A decent found-footage flick ruined by its final third (when Harlin and co. resort to the cliched, oh-so-typical night vision shaky-cam), The Dyatlov Pass Incident is yet another straight to market horror that not even one-time action movie darling Renny Harlin can make memorable enough to stay out of the bargain bins 6 months after its release.


Review By Phil Wheat

6 August 2013

FF2013 -They Are Amongst Us, They Know Who You Are, Watch The Conspiracy UK Trailer

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Come off the fantastic reviews and buzz from the likes of Fantastic Fest, their now coming to the UK to take us over, who are they? Watch the UK trailer For The Conspiracy.

Conspiracy theory films are that can of worms we love filmmakers to open, sadly not enough as the world of possibilities is endless. If your looking for the darker more sinister theory film  The Conspiracy might just deliver what your looking for. The buzz from the film's early festival reviews  have been nothing but fantastic and it been a  'found footage' film makes it even more intriguing making wonder if there;s still life left in the old dog?

The film follows a couple of young  documentary film makers(Aaron Poole & James Gilbert) who track down,a seemingly mad  conspiracy  theorist Terrence(Alan C.Peterson)  suddenly disappears.The pair begin to uncover some unnerving truths  in Terrence's patterns and as they retrace his work, which leads them into the depths of a terrifyingly powerful secret society known as the  The Tarsus Club.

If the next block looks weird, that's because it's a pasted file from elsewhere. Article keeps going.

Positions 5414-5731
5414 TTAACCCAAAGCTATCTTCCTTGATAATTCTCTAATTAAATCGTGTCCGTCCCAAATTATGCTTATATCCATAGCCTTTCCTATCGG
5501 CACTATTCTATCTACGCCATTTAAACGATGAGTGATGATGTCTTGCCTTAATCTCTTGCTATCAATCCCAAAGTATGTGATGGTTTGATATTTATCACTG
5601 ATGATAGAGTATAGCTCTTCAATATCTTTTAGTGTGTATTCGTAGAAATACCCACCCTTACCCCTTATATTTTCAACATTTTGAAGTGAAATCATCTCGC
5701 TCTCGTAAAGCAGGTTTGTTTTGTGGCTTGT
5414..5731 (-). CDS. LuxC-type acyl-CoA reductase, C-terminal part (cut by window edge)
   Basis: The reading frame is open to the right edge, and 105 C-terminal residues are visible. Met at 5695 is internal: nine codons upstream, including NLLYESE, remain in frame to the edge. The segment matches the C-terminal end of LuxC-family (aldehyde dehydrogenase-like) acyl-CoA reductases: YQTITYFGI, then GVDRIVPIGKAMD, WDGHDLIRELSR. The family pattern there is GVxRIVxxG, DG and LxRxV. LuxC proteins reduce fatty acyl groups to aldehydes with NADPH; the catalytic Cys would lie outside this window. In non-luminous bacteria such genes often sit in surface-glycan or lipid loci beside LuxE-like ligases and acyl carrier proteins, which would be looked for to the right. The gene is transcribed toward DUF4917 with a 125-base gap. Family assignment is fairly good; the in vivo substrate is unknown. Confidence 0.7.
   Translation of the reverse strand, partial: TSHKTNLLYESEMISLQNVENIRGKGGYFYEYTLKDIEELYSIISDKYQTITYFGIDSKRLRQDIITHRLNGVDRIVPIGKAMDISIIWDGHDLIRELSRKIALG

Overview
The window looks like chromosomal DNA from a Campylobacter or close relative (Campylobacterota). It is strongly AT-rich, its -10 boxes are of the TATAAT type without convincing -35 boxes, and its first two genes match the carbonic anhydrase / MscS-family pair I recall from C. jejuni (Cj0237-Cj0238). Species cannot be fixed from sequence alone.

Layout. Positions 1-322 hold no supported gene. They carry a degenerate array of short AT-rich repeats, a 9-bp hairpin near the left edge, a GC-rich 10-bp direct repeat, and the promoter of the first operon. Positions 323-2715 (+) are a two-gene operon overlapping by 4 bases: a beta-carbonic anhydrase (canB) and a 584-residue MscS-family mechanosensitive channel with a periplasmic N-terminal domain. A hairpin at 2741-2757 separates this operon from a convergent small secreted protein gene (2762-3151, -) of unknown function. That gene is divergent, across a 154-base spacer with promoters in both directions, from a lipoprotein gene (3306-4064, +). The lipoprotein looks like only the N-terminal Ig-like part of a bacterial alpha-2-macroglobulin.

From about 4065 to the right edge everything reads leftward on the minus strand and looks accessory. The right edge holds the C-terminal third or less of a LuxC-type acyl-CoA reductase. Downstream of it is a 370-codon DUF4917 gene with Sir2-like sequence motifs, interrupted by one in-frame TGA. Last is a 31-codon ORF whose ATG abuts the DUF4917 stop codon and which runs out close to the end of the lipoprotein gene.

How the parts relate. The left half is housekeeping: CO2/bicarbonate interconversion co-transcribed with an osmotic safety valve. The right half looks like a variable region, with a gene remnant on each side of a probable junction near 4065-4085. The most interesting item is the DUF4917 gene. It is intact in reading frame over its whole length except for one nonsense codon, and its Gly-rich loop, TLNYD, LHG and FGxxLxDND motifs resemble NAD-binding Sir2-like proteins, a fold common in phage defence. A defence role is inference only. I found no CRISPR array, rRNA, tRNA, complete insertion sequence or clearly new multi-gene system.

Will The Conspiracy deliver the answer to all those theories who desire to be answered? Is Elivs  alive? The Freemasons? Who killed Kennedy? September 11th who is responsible? Who are the Illuminati ?Hopefully one theory maybe revealed the one of who are The Taurus Club?

The Conspiracy will be released in UK cinemas 11th October then on DVD, Blu-ray 14th October but if your heading to Film4 Frightfest this month you can catch the film's UK premier Sunday 25th August (6.45pm)



When two young filmmakers select a crazed conspiracy theorist as the subject of their new work the task seems simple enough: Befriend him, gain his trust, and let the madness speak for itself. But things prove more complicated than that. Despite his street preaching their subject proves to be an articulate and intelligent man. One prone to seeing patterns others do not, yes, but hardly the expected lunatic. Listen long enough and his arguments even start to make an unnerving sort of sense. It’s enough to make them wonder if maybe, somehow, there’s some basis to what he’s saying...